“I would never die for my beliefs because I might be wrong.”
Is your map upside down?
Our beliefs significantly influence our behaviour and are key to our health and happiness. Our beliefs are generalisations; the inner map we use to make sense of the world. They are a collection of ideas we decide to be true and they act as perceptual filters – the lenses through which we view the world.
We form many of our beliefs very early on in life. Our loved ones, our culture, our environment and our repetitive experiences all have an influence. We believe what we’re told when we are children because our brains haven’t yet evolved to be critical of the information we receive. We have no way of evaluating the input.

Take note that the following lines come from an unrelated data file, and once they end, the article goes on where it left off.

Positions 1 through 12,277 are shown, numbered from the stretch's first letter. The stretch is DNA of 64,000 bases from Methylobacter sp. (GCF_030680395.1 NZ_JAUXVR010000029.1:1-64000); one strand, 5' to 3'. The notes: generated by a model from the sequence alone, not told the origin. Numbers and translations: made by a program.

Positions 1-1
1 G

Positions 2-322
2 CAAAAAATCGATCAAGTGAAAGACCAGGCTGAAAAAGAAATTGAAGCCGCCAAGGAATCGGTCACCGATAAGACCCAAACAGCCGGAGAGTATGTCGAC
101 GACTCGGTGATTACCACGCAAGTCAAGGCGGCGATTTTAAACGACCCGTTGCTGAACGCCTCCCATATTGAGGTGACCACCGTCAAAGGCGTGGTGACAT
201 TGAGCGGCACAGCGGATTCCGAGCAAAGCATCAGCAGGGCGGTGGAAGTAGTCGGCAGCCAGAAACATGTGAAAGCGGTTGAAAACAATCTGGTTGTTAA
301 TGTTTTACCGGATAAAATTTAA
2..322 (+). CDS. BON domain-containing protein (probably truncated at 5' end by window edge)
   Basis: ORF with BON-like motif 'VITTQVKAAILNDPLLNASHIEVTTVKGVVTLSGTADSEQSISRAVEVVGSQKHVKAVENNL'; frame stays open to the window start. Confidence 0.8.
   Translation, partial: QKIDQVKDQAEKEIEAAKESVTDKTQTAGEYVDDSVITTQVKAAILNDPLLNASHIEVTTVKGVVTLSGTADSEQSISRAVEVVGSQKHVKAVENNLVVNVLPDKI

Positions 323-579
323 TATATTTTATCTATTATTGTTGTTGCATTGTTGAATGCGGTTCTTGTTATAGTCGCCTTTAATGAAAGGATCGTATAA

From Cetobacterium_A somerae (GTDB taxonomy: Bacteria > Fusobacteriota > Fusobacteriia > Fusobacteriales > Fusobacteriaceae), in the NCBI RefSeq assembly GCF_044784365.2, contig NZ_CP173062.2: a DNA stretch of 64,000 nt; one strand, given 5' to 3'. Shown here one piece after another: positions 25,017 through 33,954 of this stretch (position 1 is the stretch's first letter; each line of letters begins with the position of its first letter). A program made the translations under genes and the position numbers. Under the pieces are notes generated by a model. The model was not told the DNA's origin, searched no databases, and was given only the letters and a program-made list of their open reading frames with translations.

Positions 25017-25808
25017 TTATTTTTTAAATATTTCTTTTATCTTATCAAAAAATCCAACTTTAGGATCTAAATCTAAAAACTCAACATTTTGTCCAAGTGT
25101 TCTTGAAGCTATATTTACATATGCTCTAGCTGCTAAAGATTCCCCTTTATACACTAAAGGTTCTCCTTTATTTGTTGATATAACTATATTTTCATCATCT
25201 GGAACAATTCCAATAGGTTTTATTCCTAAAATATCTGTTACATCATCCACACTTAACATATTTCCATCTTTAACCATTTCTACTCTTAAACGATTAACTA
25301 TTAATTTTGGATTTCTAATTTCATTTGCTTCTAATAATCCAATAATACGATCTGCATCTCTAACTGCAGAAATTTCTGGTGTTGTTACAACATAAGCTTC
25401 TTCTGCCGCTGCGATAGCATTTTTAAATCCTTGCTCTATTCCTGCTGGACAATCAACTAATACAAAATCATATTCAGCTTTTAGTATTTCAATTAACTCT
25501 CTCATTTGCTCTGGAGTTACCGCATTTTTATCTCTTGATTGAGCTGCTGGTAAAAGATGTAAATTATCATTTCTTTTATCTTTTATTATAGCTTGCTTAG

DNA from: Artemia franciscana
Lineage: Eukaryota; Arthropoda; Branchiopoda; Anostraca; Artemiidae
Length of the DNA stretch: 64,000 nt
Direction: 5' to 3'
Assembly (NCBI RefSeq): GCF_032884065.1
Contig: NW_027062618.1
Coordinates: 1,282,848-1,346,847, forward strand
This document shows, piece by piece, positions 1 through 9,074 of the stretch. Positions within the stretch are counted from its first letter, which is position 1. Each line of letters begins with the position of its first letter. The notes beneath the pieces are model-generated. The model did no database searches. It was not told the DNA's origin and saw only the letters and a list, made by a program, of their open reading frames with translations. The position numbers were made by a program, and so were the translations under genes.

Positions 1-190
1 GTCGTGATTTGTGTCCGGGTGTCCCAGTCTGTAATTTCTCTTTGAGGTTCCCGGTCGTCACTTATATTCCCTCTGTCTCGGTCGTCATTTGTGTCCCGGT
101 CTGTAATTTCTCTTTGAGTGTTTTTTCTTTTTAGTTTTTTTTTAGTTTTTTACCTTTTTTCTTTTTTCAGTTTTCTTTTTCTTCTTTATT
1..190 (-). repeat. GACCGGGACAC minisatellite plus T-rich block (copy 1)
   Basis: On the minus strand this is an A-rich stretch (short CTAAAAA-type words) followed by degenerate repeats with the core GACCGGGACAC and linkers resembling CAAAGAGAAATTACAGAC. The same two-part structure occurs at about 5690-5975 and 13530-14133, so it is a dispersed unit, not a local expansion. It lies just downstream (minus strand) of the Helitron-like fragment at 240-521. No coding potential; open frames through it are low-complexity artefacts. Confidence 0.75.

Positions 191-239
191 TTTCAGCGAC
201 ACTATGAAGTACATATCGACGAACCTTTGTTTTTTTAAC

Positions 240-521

Unhelpful beliefs are often the result of negative reinforcement and criticism from parents and significant others in an attempt to control our behaviour, and we come to accept these as our truths. Such beliefs may persist throughout our lives, influencing our behaviour and our ability to succeed in the broadest sense.
Hero or Zero?
Beliefs quickly become self-fulfilling prophecies – what we believe determines what we do so if we believe we can’t do something we most likely won’t even try and we will never actually find out if we’re capable. It follows then that beliefs can limit our experiences and quality of life. Conversely, if we believe something to be true, we engage in ways that make it happen.